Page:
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Worker crunch throws realty deadline off track

A severe shortage of construction hands has thrown timelines of real estate projects in and around the city out of kilter, triggering the threat of a price rise.

“We are faced with a shortage of 30 to 40 per cent of skilled and semi-skilled labourers, leading to delay in handing over possession of properties to the customers, besides affecting the quality of construction. This could trigger a rise in project cost, to the tune of 15 to 20 per cent even,” warned Sushil Mohta, the managing director of Merlin Projects and a governing body member of realtor consensus Credai’s state chapter.

The crisis of hands has been precipitated by a number of factors, primarily the migration of construction workers to other states and west Asia, and the Mahatma Gandhi National Rural Employment Guarantee Act (NREGA) which ensures 100 days of wage-employment in a financial year to adult members of a rural household.

“While the NREGA is a factor, we are suffering more because of the high demand of Indian labour in west Asian countries, where the construction boom is back after the market meltdown. The boom is sucking hands out of south India and workers from the east are migrating to the south to fill the void, fuelling the crisis here,” said Pradip Chopra of the PS Group.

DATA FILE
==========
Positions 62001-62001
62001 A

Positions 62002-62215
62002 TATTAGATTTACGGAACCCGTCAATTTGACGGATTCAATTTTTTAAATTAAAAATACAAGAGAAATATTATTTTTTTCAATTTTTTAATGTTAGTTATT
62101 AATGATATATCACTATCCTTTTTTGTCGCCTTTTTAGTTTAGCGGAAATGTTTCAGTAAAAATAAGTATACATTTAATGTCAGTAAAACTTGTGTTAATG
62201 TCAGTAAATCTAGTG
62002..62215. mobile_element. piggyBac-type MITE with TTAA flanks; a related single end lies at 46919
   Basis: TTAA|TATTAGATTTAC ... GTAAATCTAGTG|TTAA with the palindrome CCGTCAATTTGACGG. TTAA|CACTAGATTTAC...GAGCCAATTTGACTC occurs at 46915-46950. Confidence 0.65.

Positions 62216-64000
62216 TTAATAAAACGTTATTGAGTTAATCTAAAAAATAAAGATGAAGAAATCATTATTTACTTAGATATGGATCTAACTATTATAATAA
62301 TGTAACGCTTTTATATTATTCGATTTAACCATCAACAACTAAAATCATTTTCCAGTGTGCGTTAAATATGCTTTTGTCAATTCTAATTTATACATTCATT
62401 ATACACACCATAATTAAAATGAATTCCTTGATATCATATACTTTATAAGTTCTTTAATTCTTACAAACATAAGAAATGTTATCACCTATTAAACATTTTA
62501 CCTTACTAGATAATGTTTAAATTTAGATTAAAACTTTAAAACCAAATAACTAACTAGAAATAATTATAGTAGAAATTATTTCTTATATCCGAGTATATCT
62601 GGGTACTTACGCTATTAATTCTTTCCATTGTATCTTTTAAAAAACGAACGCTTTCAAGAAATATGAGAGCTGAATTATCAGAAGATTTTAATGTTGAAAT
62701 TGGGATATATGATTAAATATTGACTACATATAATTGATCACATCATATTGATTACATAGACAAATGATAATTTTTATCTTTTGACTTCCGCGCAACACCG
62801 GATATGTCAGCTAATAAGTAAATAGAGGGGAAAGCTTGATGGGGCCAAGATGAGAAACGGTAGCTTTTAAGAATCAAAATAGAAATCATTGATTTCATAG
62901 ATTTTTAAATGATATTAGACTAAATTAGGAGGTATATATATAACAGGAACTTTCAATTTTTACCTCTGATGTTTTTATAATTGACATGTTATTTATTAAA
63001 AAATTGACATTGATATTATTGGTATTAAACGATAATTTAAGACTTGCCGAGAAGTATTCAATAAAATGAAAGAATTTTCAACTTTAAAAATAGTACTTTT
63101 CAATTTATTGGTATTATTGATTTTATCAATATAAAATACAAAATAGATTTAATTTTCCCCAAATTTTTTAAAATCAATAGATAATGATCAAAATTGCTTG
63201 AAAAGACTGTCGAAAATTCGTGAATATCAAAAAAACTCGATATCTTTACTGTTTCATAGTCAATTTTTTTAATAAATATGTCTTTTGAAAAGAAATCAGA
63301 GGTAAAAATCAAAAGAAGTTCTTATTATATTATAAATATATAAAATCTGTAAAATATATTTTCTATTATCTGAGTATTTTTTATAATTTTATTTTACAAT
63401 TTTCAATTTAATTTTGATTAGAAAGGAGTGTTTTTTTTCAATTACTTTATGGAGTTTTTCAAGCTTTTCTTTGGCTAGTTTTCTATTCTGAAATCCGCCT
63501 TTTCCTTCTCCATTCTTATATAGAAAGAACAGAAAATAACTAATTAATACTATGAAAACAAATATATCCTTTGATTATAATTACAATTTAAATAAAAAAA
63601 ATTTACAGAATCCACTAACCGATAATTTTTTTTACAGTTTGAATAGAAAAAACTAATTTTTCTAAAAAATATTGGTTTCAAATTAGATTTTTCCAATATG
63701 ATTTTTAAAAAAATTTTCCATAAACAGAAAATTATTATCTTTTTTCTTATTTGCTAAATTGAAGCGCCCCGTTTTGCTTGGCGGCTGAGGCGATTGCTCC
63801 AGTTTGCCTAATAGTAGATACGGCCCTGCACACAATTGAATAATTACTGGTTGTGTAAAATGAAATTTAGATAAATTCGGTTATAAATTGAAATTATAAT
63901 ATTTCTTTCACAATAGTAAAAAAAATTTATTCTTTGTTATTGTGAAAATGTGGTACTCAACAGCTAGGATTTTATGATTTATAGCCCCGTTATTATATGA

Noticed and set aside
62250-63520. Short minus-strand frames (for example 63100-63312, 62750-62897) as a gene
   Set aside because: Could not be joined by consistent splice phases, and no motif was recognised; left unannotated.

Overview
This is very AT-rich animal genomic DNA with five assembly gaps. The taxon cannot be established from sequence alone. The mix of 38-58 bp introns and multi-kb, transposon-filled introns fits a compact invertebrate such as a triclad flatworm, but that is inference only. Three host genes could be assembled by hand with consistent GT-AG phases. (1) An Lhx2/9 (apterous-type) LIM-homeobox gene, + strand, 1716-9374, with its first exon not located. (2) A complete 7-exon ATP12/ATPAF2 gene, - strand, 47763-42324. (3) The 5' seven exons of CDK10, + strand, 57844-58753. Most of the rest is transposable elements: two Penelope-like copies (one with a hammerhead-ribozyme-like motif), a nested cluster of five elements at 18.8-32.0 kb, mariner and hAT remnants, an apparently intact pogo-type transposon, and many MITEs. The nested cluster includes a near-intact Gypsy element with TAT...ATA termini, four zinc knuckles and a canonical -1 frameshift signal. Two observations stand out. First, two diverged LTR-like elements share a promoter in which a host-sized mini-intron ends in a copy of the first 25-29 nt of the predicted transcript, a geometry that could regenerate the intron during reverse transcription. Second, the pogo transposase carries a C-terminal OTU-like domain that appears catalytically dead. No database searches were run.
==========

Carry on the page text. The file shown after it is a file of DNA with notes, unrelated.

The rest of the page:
Like Mohta, Chopra, too, expressed the fear that the labour shortage would lead to an increased cost burden on the home buyer and delay in completion of real estate projects, big and small.

Credai has also expressed concern over the labour crisis and its associated implications in the form of decelerated pace of construction activities across states.

The real estate industry directly and indirectly employs about seven per cent of the country’s population with a major chunk constituting construction workers.

So, the issue of migration of labourers is bound to have a critical impact on the industry itself, the Credai brass feared, besides pushing property prices northwards at a time when the market was finding its feet after the downturn.

“This issue could snowball into a crisis and keeping that in mind, we have kicked off a pilot project in Pune to train construction workers on a war footing. We have also proposed to the government to let the labour cess to remain with the developers so that we can create a better social security network for the workers around the area of their employment to try and arrest the exodus,” said Santosh Rungta, the all-India president of Credai.

Wages have already increased 50 per cent during last year and may rise another 50 per cent during this year, predicted Pradeep Sureka, the president of Credai’s Bengal chapter.

“With advanced mechanised construction practices still at a nascent stage in our country, we are largely dependent on construction workers, and the hands shortage is leading to handover delays. We can absorb the burden only to a certain extent, after which, unfortunately, the consumer will suffer,” he lamented.

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